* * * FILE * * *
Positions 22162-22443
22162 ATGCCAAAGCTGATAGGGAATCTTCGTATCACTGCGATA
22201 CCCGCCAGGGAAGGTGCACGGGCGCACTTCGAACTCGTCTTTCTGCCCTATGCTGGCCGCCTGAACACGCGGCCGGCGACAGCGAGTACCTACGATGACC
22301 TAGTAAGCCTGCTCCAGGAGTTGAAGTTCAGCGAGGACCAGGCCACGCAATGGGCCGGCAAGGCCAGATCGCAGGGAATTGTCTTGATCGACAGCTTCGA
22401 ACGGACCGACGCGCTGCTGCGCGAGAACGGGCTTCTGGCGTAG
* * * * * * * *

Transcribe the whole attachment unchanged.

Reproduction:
Positions 22162-22443
22162 ATGCCAAAGCTGATAGGGAATCTTCGTATCACTGCGATA
22201 CCCGCCAGGGAAGGTGCACGGGCGCACTTCGAACTCGTCTTTCTGCCCTATGCTGGCCGCCTGAACACGCGGCCGGCGACAGCGAGTACCTACGATGACC
22301 TAGTAAGCCTGCTCCAGGAGTTGAAGTTCAGCGAGGACCAGGCCACGCAATGGGCCGGCAAGGCCAGATCGCAGGGAATTGTCTTGATCGACAGCTTCGA
22401 ACGGACCGACGCGCTGCTGCGCGAGAACGGGCTTCTGGCGTAG